I am supposed to write a C application in Unix such that N children processes will be forked from the parent process and I will send messages to these children and children are supposed to send messages each other.

However the problem is, I need to send messages to a specific target child process. i.e. parent will send to child 1, child 1 will send to child 2, ... and child n will send to 1 (circularly).

The problem is, if I create only one message queue, any of n children may dequeue the message (since any of them may run after parent process due to kernel scheduler) therefore the message will be dequeued in wrong process!

In my application, there will be max. 1 message in the queue at a time. The only solution comes to my mind is to create n different message queues and pass messages to appropriate queue so that a specific target process can receive it. But I think there must me a more legitimate solution.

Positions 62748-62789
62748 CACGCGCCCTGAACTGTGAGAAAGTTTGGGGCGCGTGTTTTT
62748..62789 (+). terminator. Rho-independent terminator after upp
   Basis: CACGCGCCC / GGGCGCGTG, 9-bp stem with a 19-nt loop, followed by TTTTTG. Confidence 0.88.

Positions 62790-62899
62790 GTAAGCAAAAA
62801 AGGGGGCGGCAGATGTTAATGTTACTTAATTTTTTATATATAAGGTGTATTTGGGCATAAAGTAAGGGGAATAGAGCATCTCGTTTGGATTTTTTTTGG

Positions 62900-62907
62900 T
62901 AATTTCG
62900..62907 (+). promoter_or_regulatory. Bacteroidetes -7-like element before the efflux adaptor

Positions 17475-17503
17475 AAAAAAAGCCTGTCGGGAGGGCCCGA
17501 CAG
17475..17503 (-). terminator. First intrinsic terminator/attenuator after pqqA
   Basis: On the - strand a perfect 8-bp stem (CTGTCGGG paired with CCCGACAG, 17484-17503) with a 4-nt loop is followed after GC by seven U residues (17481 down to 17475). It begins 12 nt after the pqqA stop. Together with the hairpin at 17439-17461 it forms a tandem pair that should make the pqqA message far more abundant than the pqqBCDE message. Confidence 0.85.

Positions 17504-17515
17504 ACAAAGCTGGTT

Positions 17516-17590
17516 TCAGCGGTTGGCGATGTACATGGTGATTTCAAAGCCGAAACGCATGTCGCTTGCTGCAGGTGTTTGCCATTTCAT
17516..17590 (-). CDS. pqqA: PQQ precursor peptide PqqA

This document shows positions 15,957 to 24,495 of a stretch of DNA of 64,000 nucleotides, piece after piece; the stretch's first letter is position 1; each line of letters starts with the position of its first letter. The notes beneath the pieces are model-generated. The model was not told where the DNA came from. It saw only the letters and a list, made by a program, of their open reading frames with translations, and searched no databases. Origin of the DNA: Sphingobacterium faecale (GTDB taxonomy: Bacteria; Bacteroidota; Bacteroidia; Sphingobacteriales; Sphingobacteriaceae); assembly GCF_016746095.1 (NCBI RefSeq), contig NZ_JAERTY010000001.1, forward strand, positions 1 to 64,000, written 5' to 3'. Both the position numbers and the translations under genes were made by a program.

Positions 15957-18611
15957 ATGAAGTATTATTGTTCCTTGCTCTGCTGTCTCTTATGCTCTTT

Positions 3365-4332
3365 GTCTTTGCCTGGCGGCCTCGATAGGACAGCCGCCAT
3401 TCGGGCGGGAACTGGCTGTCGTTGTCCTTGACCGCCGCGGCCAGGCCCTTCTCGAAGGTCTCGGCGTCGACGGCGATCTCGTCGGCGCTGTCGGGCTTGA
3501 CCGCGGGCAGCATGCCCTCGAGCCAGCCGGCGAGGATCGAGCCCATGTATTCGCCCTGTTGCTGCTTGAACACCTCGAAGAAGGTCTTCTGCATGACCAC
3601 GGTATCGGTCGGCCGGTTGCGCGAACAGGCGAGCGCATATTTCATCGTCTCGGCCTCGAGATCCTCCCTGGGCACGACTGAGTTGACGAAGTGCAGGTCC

Any ideas?

Contraints: Pipes between processes are not allowed, I know that mq is inefficient here. I'll also implement them, both are required. P.S. This is kinda homework (damn I am the creator of http://canyoudomyhomework.com), however this is not just a homework, a challenging question IMHO.)

  • I'm also not sure that mq_notify is the solution. – AhmetB - Google Mar 7 '11 at 20:55
  • What do you find illegitimate about using multiple message queues? – pilcrow Mar 7 '11 at 22:08
  • What if they require N=100 or more? Seems inefficient, but it is the only solution right now. – AhmetB - Google Mar 8 '11 at 17:24

Depending on the performance requirements, a brokered (router) solution feels most appropriate.

The parent could act as the router, or could spawn a specific process to do this job.

Define a simple message structure that has its first element as the intended target, we can also designate the parent process as zero.

Each process has only one queue, between itself and the broker. All messages are processed and routed in one place, thereby avoiding the NxN fan-out you mention.

Good Luck

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